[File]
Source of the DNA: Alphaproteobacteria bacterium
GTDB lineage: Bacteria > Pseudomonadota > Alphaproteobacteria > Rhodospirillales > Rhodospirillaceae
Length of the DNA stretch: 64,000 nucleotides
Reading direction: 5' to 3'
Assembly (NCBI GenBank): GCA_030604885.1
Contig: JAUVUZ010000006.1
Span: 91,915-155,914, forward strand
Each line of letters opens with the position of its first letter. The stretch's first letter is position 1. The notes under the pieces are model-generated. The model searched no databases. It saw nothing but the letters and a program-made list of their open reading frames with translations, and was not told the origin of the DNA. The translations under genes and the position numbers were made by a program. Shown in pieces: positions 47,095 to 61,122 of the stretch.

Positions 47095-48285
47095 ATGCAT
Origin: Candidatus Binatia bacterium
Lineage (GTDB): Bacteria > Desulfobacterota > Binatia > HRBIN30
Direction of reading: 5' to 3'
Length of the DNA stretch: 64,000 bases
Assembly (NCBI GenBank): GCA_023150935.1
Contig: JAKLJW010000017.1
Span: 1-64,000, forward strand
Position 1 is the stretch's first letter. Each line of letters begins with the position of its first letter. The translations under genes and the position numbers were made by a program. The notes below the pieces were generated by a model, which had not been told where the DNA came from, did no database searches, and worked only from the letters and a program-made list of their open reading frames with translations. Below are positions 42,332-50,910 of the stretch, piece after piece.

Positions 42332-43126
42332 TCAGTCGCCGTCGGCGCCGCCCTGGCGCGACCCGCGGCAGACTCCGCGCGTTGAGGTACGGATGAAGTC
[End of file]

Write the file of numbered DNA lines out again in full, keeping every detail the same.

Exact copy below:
Source of the DNA: Alphaproteobacteria bacterium
GTDB lineage: Bacteria > Pseudomonadota > Alphaproteobacteria > Rhodospirillales > Rhodospirillaceae
Length of the DNA stretch: 64,000 nucleotides
Reading direction: 5' to 3'
Assembly (NCBI GenBank): GCA_030604885.1
Contig: JAUVUZ010000006.1
Span: 91,915-155,914, forward strand
Each line of letters opens with the position of its first letter. The stretch's first letter is position 1. The notes under the pieces are model-generated. The model searched no databases. It saw nothing but the letters and a program-made list of their open reading frames with translations, and was not told the origin of the DNA. The translations under genes and the position numbers were made by a program. Shown in pieces: positions 47,095 to 61,122 of the stretch.

Positions 47095-48285
47095 ATGCAT
Origin: Candidatus Binatia bacterium
Lineage (GTDB): Bacteria > Desulfobacterota > Binatia > HRBIN30
Direction of reading: 5' to 3'
Length of the DNA stretch: 64,000 bases
Assembly (NCBI GenBank): GCA_023150935.1
Contig: JAKLJW010000017.1
Span: 1-64,000, forward strand
Position 1 is the stretch's first letter. Each line of letters begins with the position of its first letter. The translations under genes and the position numbers were made by a program. The notes below the pieces were generated by a model, which had not been told where the DNA came from, did no database searches, and worked only from the letters and a program-made list of their open reading frames with translations. Below are positions 42,332-50,910 of the stretch, piece after piece.

Positions 42332-43126
42332 TCAGTCGCCGTCGGCGCCGCCCTGGCGCGACCCGCGGCAGACTCCGCGCGTTGAGGTACGGATGAAGTC